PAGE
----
Curated by Chantal Soong Lee
Opening: October 5th, 6:00-8:00 p.m.
224 Waverly Place
Exhibition will be from October 5th-28th, 2021
Monday-Thursday, 11:00 a.m.-to 3:00 p.m.
The paintings in Yolande Heijnen’s solo exhibition, Someone, Someplace, Else span the years 2016-2021; depicting friends, strangers, and herself, Heijnen is, more specifically, painting the threshold of what is revealed and what is concealed, in personhood and relationships.
“These trees are magnificent, but even more magnificent is the sublime and moving space between them, as though with their growth it too increased” (Rainer Maria Rilke).
This cyclical movement between the impersonal and personal touches on why paintings of people may continue to have a magical allure, and sustain an enduring curiosity for both those creating them and those looking at them. Embodying the psychological threshold of a doorway, window, and mirror, portraits create a method of looking out to look in—providing a way of relating to others that involves time, a generosity of seeing, and the belief that when we are seeing someone else we are also presented with an opportunity to encounter remote and unnamed aspects of ourselves.
With these possibilities for a phenomenological, and even interpersonal and social, experience as an engaged artist, Heijnen nevertheless asks, can the genre of portraiture be elevated today, or responsive in a contemporary world? How can a portrait look, feel, be, and interact—now? There is an inadvertent reply to this question in literature, an ever-guiding force for the artist: in Gaston Bachelard’s The Poetics of Space, his own meditation on an interior’s connection with the exterior, and between the individual and the environment, he says, “When the image is new, the world is new.”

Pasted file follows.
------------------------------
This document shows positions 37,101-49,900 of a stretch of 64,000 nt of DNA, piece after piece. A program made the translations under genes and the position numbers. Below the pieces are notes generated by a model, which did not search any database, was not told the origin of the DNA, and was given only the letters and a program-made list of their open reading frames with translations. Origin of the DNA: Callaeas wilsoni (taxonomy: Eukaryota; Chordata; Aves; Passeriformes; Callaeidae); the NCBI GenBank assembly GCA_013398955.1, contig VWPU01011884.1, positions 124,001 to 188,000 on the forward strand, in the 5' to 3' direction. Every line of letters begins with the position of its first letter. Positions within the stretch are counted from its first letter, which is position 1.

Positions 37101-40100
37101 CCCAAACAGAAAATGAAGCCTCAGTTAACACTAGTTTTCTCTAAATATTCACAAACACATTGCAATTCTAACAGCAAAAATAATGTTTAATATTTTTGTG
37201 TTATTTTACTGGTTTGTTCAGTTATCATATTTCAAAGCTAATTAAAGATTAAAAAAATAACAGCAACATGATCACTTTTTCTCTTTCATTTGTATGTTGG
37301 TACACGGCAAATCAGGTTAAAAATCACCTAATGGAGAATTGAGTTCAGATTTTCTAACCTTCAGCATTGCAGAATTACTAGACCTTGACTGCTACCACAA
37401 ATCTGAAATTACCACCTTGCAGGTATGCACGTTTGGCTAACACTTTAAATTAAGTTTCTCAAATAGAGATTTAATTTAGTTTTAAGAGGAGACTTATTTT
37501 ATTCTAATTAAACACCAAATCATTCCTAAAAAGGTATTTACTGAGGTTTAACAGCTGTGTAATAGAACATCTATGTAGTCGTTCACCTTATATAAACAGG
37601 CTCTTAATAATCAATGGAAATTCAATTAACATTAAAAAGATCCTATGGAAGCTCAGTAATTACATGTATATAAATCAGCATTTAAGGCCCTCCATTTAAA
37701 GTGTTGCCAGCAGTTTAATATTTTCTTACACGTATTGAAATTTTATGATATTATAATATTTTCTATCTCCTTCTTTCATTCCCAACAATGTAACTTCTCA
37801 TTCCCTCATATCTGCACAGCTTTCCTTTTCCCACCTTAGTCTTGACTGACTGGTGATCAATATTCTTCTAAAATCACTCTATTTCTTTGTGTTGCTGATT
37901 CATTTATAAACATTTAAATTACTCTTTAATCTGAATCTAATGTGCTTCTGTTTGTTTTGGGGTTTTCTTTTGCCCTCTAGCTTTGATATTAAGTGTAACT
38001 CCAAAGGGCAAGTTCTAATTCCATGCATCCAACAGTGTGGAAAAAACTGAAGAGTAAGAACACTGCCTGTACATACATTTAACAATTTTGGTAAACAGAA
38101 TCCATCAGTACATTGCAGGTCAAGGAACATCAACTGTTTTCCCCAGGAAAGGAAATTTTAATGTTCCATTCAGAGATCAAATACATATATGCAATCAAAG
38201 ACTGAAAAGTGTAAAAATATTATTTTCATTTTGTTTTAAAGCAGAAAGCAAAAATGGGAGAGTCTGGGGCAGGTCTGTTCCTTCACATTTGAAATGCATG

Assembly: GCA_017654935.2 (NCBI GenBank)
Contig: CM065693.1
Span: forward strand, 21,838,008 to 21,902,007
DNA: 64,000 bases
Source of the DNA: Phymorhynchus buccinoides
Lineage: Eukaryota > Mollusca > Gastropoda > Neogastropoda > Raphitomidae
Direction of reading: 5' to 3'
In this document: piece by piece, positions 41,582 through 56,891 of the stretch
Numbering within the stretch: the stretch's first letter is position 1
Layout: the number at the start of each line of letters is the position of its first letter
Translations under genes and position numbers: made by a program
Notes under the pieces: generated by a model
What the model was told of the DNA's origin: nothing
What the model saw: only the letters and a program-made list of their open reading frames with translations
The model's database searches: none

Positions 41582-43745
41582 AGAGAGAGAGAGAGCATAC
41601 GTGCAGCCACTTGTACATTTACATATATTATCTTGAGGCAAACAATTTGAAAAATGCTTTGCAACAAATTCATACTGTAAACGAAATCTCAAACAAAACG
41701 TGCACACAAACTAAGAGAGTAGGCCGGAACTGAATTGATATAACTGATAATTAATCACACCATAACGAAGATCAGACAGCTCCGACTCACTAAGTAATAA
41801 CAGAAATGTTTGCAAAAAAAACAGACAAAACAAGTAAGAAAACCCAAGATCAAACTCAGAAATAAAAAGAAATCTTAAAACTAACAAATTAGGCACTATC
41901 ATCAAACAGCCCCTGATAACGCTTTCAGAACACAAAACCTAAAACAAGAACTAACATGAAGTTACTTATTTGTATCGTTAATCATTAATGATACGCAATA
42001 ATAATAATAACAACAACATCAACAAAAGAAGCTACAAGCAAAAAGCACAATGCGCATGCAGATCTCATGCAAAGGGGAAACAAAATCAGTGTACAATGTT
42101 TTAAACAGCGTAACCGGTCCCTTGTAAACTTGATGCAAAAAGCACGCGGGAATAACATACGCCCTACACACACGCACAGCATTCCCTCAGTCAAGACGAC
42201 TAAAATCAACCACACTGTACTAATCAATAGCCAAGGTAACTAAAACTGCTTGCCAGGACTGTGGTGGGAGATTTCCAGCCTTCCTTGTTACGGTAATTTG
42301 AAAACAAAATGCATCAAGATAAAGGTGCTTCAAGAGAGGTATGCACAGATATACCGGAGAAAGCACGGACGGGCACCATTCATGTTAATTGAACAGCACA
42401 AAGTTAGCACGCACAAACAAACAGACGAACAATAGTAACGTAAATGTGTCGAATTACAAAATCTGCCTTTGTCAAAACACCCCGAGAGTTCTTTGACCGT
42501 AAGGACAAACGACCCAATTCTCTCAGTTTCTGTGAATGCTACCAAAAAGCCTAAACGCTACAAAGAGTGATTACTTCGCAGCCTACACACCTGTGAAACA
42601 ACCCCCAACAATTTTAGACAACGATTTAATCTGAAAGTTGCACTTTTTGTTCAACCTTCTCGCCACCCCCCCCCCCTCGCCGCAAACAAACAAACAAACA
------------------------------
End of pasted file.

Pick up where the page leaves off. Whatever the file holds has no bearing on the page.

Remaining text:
The paintings in Someone, Someplace, Else showcase Heijnen’s own quest for interpersonal connection and interrogation of selfhood in different spaces through art—living and working in studios, homes, and residencies in Greenwich Village, the East Village, Bushwick, Vermont, Ohio, North Carolina, and, most recently, New Berlin, NY. Point of view and proximity change between paintings, as does her relationship to observation and fantasy, with a growing emphasis on the poetics of paint and the language of the medium. In the background, of both her paintings and in her life, exists a belief in a vital kind of space, one meant to harmonize the relationships between people, interior lives, and physical material existence.
Yolande Heijnen was born and raised in Luxembourg, Europe. She is a Dutch national, and since 1998 has lived in NYC where she studied drawing and painting. Of her work she says: “The idea of connectedness inspires my painting. I explore the human form, not only visually, but as an energy center and a mind-state of possibility, depicting accidental fragility and a sense of randomness, blurring or dissolving the concreteness of forms. Things are happening elsewhere or are experienced peripherally, and the subjects are not always fully present.”